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As the pandemic continues to bring challenges to communities across the country and as learning looks nothing like it has in the past, we have a unique opportunity to reimagine our education system. Recognizing that pandemic-related budget constraints will be significant, it is more important than ever that we identify high-impact policies and programs that will make the biggest difference for students. The DRIVE (Developing a Representative and Inclusive Vision for Education) Task Force, established by North Carolina Gov. Roy Cooper, recently completed its work to study the state of educator diversity and make recommendations for improvement, and we believe that these recommendations can lead to an increase in the number of educators of color in North Carolina and be a model for other states to follow.

Why is this the issue we want to lead with in lean times? The research is clear. Students of color perform better on assessments, feel more confident in themselves and their abilities, and experience better long-term outcomes, just by having had a teacher who looks like them. A study co-authored by Constance Lindsay at the UNC School of Education shows that having a Black teacher for just one year in elementary school reduced the number of Black students who dropped out of school by 29%. And for Black boys from very economically disadvantaged backgrounds, they are nearly 40% less likely to drop out when they have had at least one Black teacher in elementary school. Students of color deserve to see educators who can serve as mirrors and windows, teachers who can both reflect their cultural wealth and provide an opportunity to view into another’s experiences.

Nationwide, the majority of our public school students are students of color, but teachers of color represent less than 20% of teachers in public schools. In November, The Education Trust released a comprehensive data tool providing a state-by-state landscape analysis of data and state policies around educator diversity. In North Carolina, the student population is more than 50% students of color, but the educator workforce is nearly 80% white. It is unacceptable that students in North Carolina and nationwide are deprived of access to strong, diverse educators.

But let us be clear: educators of color matter for all students—not just students of color. Experts suggest that simply taking a class with an educator of color leads white students to challenge previously held racial stereotypes, thus creating a more accepting and tolerant atmosphere for all students.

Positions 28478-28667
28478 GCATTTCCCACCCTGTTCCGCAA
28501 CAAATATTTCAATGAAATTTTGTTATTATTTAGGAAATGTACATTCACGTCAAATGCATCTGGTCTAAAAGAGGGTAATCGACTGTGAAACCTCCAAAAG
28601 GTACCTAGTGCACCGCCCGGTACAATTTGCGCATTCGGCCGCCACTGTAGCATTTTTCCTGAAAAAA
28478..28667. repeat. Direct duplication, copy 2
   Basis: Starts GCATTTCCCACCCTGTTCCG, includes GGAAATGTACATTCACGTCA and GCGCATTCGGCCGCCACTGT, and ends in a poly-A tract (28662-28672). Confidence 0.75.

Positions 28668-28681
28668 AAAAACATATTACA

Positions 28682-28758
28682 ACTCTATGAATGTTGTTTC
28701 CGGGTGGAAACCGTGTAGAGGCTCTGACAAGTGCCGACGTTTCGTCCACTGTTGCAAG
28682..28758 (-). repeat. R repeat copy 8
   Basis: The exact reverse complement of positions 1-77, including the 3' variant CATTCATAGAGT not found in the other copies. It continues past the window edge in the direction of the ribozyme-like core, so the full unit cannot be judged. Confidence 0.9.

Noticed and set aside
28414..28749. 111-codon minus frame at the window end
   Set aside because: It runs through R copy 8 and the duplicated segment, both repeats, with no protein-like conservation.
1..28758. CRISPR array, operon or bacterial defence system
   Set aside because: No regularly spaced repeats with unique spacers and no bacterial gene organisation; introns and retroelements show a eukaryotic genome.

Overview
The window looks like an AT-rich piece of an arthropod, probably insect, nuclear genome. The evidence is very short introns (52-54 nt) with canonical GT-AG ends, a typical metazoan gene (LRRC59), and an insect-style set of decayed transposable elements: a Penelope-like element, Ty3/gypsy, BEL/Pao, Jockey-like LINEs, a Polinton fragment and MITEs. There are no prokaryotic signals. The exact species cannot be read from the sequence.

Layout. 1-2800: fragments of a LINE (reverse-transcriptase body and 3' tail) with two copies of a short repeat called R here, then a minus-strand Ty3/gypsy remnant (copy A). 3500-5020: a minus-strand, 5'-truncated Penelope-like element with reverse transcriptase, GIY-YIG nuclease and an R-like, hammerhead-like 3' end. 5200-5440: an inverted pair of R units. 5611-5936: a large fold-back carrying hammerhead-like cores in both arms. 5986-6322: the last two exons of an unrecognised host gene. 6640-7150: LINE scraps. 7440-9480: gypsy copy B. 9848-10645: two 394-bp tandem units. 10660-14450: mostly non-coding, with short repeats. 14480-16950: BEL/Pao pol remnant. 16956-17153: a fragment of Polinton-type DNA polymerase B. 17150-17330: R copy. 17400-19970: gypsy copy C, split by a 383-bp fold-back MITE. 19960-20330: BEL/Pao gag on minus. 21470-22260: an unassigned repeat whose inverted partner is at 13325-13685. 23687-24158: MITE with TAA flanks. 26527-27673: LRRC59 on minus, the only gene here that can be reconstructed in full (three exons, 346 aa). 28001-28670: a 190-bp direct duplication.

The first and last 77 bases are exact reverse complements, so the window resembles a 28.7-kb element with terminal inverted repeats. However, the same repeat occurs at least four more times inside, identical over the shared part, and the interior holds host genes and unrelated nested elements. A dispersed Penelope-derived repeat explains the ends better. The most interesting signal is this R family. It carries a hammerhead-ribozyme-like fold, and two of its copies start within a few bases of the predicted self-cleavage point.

The contributions of people of color are essential to our nation’s economy, innovation and prosperity (and have been for as long as America has existed). Our students will live and work in communities with people who are not like themselves. Representation matters in all fields for young people to see what they can achieve—and educators are among the first to help sow the seeds of potential. That’s why we must make certain that educators of color are helping to mold and shape the next generation of leaders.

It is important to acknowledge that just getting more educators of color into the classroom is not enough. A recent study by The Education Trust and Teach Plus, “If You Listen, We Will Stay,” examined why teachers of color are leaving the classroom at higher rates than their peers and the challenges they face. Tantamount among them were navigating unfavorable working conditions, deprivation of agency and autonomy, and the psychological and financial cost of being an educator of color.

The plan set forth by the Task Force seeks to identify and address the root causes of the barriers that deter educators of color from entering and remaining in the profession. From addressing the financial challenges of becoming a teacher through scholarships, loan forgiveness and tuition reimbursement, including expanding the North Carolina Teaching Fellows program to state Historically Minority-Serving Institutions, to expanding anti-racist and culturally sustaining pedagogy, and developing support networks and professional growth opportunities, the report provides a comprehensive overview of what it will take for North Carolina to develop and maintain an educator workforce that reflects the state’s rich diversity. Most importantly, the recommendations and strategies set forth by the Task Force sought to challenge state institutions to look inward and reform policies and practices that inherently disadvantage or disenfranchise educators of color.

We were honored to participate in the DRIVE work to urge state leaders to do what’s right for educators of color by driving real policy change that supports, empowers and invests in them. As educators and leaders, we hope that North Carolina’s policymakers and education stakeholders will follow the path set forth by the DRIVE Task Force to make good on the promise of diversity and inclusion. Our students are depending on them.

—John B. King Jr. is the president and CEO of The Education Trust and served as the U.S. secretary of education under President Barack Obama.

—Javaid Siddiqi, Ph.D., is the president and CEO of The Hunt Institute and served as the Virginia secretary of education.